Devoted to the Propagation and Defense of New Testament Christianity
September 7, 1950

"These Signs Shall Follow Them That Believe"

D. S. Ligon, Waco, Texas

In giving his great commission to the apostles Jesus said, "And these signs shall follow them that believe: in my name shall they cast out devils; they shall speak with new tongues; they shall take up serpents, and if they drink any deadly thing, it shall not hurt them; they shall lay hands on the sick, and they shall recover." (Mark 16:17, 18).

The sign workers, the healing cults, and the unknown tongue talkers quote the above verses in defense of their practice. I am not at all surprised at these blind leaders of the blind misusing the passage; but I am greatly astonished that some gospel preachers sometimes make in their efforts to refute these erroneous doctrines. To refute an error with an error profits not at all.

The Grammatical Construction

In the study of this subject, we must consider carefully the grammatical construction of the text. Observe, first, the expression, "them that believe" in verse 17. Question: Who is this "them" here referred to? Looking back to verse 14, we read, "Afterward he (Christ) appeared unto the eleven (apostles) as they (the apostles—the eleven) sat at meat, and upbraided them (the eleven) with their (the eleven) unbelief and hardness of heart, because they (the eleven) believed not them (those who had seen Jesus after his resurrection and had reported it)... " No, go on with the next verse, "And he (Christ) said unto them (the apostles), Go ye (the apostles) into all the world, and preach the gospel to every creature. He (the creature preached to) that believeth and is baptized shall be saved, but he (the one preached to) that believeth not shall be damned."

There is no stretch of any grammar that I know of that can make the "he" (singular number) of verse 16 refer at all to the "them and they" of verse 17. But to settle this question without any possibility of error, we must find out to whom this "them and they" does refer. Let us, therefore, read verses 19 and 20: "So then after the Lord had spoken unto them (the apostles), he (Christ) was received up into heaven, and sat on the right hand of God. And they (the apostles) went forth and preached everywhere, the Lord working with them (the apostles) and confirming the word with signs following."

I feel sure that every preacher and all other students of the Bible can see at once that the "them" in verse 19, and the "they and them" in verse 20, most certainly refer back to the eleven (apostles of verse 14) and the "them" in the latter part of verse 14 has reference to those who had seen Jesus after His resurrection.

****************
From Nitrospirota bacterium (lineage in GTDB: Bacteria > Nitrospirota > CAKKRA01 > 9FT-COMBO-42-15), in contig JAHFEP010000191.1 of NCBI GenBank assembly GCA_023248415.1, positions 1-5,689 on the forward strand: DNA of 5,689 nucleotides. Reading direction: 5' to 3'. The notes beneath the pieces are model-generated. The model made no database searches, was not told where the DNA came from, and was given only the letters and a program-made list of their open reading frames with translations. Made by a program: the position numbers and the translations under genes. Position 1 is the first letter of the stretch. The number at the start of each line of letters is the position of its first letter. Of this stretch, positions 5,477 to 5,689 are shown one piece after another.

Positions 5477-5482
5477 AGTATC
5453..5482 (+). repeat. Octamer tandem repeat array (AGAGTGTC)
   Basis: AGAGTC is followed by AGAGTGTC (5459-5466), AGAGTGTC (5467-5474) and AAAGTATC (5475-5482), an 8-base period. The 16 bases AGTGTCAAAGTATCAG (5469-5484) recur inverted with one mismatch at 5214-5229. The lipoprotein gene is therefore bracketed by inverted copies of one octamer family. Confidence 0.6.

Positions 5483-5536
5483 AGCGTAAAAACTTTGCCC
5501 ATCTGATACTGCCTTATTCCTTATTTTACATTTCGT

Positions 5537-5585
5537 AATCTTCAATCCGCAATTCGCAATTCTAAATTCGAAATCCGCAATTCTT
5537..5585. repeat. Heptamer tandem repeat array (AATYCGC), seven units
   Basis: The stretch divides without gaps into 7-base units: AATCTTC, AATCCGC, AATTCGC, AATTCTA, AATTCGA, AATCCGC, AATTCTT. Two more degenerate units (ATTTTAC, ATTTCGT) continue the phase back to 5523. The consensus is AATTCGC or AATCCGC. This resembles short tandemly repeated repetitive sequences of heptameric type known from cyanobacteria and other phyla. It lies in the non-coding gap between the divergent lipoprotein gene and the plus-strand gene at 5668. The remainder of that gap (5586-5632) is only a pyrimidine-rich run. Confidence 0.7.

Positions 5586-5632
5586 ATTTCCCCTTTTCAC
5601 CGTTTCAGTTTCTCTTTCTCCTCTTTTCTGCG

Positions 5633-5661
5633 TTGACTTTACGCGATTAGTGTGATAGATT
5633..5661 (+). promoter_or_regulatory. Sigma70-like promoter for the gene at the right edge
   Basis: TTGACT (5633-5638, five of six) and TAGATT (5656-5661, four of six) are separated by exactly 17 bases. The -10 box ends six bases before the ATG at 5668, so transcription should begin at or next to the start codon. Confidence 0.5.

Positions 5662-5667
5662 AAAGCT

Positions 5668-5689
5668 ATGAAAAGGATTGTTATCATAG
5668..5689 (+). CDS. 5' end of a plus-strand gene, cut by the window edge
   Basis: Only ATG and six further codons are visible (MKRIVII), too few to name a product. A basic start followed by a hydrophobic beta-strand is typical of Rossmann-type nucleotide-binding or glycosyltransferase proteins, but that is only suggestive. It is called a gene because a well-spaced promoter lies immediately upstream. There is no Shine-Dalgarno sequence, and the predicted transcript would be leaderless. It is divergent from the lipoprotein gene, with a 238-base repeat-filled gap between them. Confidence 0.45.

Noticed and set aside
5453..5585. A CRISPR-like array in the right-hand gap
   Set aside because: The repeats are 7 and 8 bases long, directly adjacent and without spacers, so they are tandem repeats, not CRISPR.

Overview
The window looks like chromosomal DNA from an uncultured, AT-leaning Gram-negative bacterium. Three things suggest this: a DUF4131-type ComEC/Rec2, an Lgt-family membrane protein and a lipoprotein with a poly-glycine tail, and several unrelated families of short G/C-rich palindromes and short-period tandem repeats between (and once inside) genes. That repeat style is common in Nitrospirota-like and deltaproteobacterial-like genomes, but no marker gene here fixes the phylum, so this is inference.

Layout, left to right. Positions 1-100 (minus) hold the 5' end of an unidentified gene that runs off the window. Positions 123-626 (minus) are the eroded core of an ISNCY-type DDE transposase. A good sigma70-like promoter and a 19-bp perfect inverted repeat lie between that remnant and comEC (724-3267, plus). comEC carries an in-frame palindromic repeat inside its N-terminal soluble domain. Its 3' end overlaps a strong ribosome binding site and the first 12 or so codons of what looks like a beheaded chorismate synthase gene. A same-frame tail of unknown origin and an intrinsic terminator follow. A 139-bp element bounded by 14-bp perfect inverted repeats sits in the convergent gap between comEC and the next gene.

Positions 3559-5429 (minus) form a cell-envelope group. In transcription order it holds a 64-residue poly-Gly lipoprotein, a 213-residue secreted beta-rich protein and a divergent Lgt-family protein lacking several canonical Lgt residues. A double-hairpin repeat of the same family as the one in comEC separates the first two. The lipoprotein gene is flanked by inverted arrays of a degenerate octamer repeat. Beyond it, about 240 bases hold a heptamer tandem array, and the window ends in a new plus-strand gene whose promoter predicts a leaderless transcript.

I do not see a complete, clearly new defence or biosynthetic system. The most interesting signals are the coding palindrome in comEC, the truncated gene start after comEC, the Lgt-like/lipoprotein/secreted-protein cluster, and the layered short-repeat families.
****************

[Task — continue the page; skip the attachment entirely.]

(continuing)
The Apostles Unbelieving

It is also clear that those who "believed not" the report of the resurrection of Christ at that time were the apostles. Indeed, even after they had seen the Lord himself, some doubted. (Matt. 28:16, 17) We know that Thomas said before he saw the Lord, "I will not believe." Christ, knowing their doubts and their unbelief, demonstrated himself to be their risen Lord "by many infallible proofs." (Acts 1:1-3) It is not any great task, then, to see why the Lord said to them, "And these signs shall follow them that believe" (present tense). Then we are told that the Lord did "confirm their message of salvation with miracles which followed, proving that their message was not of men, nor of themselves, but of God.

The "he" that believeth of verse 16 is obviously the "he" that was preached to in verse 15. To make the "signs following" refer to this individual (the one who heard and believed the preaching), it would be necessary for verse 17 to read, "These signs shall follow him that believeth." But it actually reads, "these signs shall follow them that believe" (present tense). The meaning, of course, is that those once doubting and unbelieving apostles are being given assurance that their preaching will be confirmed by "signs following;" the Lord will work with them when their unbelief turns to faith, and their hardness of heart is melted before the certainty of Christ's resurrection.

The Ground Of Our Faith

It will be well for us today to remember that Jesus proved himself to be the Son of God by many wonders and signs, many of which are not given in the Bible. But those that are recorded were put there that the world "might believe." (Jno. 20:30, 31) In like manner, our Lord demonstrated to the world that the apostles were his messengers. Just as he demonstrated his own divinity by miracles, so he also demonstrated that these men were his approved messengers by the same signs.

Before the apostles saw the Lord with their own eyes, they had doubts and misgivings. But once they saw him, all doubt vanished. Men and women of today have no reason at all for a single doubt about the resurrection of our Lord. The foundation of the Christian's faith is not a dream, or the unsupported vision of some fanatic, or some unbalanced religious zealot. Rather, his faith and his hope rest firmly upon the testimony of the apostles, who were eye-witnesses.

Therefore, we read, "How shall we escape if we neglect so great salvation; which at the first began to be spoken by the Lord, and was confirmed unto us by them that heard him, God also bearing them witness, both with divers miracles and gifts of the Holy Spirit according to his own will." (Heb. 2:3, 4).